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Beijing angry over Dalai Lama's trip

Beijing angry over Dalai Lama's trip

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Associated Press

TAWANG, India -- Joyous Buddhist pilgrims welcomed the Dalai Lama back Sunday to the Himalayan town he first set foot in five decades ago while fleeing Chinese rule in his native Tibet -- a rare trip close to his homeland that has angered Beijing.

The Dalai Lama's arrival here highlighted a lingering border dispute between India and China, exposed Beijing's ongoing sensitivities over Tibet and raised questions over who would succeed him as the region's spiritual leader.

Chinese Foreign Ministry spokesman Ma Zhaoxu said last week that the trip "once again exposes the nature of the Dalai Lama as anti-China."

The Dalai Lama, however, insisted the accusation was "baseless" and that he was only seeking to promote religious values, peace and harmony.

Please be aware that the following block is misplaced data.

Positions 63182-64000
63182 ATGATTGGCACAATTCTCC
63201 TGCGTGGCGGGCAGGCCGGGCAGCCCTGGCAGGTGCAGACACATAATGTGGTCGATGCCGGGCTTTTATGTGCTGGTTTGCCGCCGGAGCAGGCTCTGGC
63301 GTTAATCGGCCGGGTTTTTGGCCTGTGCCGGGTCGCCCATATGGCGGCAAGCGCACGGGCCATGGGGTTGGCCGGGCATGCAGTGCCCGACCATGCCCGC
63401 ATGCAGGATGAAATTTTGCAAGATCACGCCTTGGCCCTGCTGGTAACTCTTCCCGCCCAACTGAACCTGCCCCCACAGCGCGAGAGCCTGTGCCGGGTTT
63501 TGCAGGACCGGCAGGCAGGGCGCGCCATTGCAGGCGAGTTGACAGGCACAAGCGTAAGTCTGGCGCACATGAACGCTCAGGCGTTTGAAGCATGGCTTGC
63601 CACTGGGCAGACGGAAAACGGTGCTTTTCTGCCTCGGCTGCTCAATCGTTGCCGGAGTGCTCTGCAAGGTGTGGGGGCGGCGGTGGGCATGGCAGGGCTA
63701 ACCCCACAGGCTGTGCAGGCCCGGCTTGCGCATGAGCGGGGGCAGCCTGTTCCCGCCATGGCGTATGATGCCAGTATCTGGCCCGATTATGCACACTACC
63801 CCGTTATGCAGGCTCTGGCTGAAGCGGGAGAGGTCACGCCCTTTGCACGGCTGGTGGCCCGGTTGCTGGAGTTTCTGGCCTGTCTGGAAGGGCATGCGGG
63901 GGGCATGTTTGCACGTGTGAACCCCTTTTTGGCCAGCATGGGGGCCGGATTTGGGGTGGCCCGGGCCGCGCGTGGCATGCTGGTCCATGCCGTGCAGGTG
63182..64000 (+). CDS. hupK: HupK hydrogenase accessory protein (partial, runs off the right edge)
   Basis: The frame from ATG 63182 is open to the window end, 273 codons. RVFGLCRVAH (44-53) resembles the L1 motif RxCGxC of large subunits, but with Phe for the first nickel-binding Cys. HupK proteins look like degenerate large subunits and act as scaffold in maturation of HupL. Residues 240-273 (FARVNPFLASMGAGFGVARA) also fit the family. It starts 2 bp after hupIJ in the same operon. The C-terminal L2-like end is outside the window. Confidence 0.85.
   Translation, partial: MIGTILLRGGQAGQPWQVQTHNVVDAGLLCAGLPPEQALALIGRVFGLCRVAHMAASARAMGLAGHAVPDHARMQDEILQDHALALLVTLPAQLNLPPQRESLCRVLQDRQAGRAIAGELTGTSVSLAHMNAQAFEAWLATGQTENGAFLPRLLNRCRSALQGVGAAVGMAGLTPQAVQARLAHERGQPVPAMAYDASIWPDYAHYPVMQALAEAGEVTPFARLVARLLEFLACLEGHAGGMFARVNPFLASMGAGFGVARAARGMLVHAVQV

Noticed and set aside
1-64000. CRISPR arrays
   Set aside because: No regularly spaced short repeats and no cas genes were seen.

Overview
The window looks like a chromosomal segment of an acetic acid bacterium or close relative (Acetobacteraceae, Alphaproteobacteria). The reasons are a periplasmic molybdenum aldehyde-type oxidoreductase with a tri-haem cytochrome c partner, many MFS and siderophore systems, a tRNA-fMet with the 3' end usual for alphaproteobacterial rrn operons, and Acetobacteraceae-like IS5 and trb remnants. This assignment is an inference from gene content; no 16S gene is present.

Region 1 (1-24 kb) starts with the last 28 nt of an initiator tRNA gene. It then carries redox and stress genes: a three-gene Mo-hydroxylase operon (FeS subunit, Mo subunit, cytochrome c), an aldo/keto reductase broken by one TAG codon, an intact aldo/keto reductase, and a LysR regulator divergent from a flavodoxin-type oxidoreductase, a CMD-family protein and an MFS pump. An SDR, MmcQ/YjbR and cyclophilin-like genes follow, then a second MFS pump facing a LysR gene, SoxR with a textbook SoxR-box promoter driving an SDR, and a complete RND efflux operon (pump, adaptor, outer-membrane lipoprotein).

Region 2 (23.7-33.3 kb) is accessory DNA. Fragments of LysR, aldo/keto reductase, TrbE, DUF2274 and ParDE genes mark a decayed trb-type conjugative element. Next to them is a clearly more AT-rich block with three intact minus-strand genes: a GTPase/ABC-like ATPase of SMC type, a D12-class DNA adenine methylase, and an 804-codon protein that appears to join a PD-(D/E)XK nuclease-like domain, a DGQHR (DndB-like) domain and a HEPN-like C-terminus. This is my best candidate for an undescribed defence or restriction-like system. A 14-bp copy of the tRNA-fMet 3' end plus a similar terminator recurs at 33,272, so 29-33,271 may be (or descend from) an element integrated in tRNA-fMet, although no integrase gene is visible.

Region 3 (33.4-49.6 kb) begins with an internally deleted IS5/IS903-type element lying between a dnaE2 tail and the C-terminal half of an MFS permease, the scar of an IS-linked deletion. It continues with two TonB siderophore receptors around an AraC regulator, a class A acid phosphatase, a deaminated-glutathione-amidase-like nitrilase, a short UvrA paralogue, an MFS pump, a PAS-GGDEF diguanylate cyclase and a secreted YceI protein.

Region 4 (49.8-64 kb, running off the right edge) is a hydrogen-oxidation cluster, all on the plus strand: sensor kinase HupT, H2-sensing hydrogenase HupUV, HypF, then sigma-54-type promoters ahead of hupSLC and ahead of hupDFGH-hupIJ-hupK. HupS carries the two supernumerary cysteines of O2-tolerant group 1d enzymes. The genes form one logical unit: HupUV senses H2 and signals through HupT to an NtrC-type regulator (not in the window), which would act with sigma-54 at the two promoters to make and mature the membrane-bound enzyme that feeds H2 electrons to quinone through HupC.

"My visit here is nonpolitical," he said soon after his arrival Sunday morning.

For the residents of Tawang, it seemed purely religious.

The streets were lined with prayer flags and banners welcoming the Dalai Lama and thousands braved the cold temperatures and biting wind to attend his five-day visit of prayer meetings and lectures on Buddhism.

"It made us very happy to catch a glimpse of him. Nobody is more important to us than him. The Dalai Lama is our god," said Karmayacha, who uses one name and traveled with her family from a village 20 miles away.

Monks clanged cymbals and sounded traditional Tibetan horns to greet the Dalai Lama as he arrived at the Tawang monastery -- filled with fresh orange, white and red flowers -- from a nearby helipad.

The Dalai Lama smiled and chatted with the gathered crowds. One monk shaded him with a giant yellow silk umbrella, while scores of others bowed before him as he walked into a hall to lead a prayer session.

The Dalai Lama first came to Tawang, which has close religious and political ties to Tibet, in 1959, when he fled communist rule. He has since made five visits to the town, the last in 2003.

At that time, he was ill, weary and suffering from dysentery, but when he finally made it here, he felt safe, he said Sunday.

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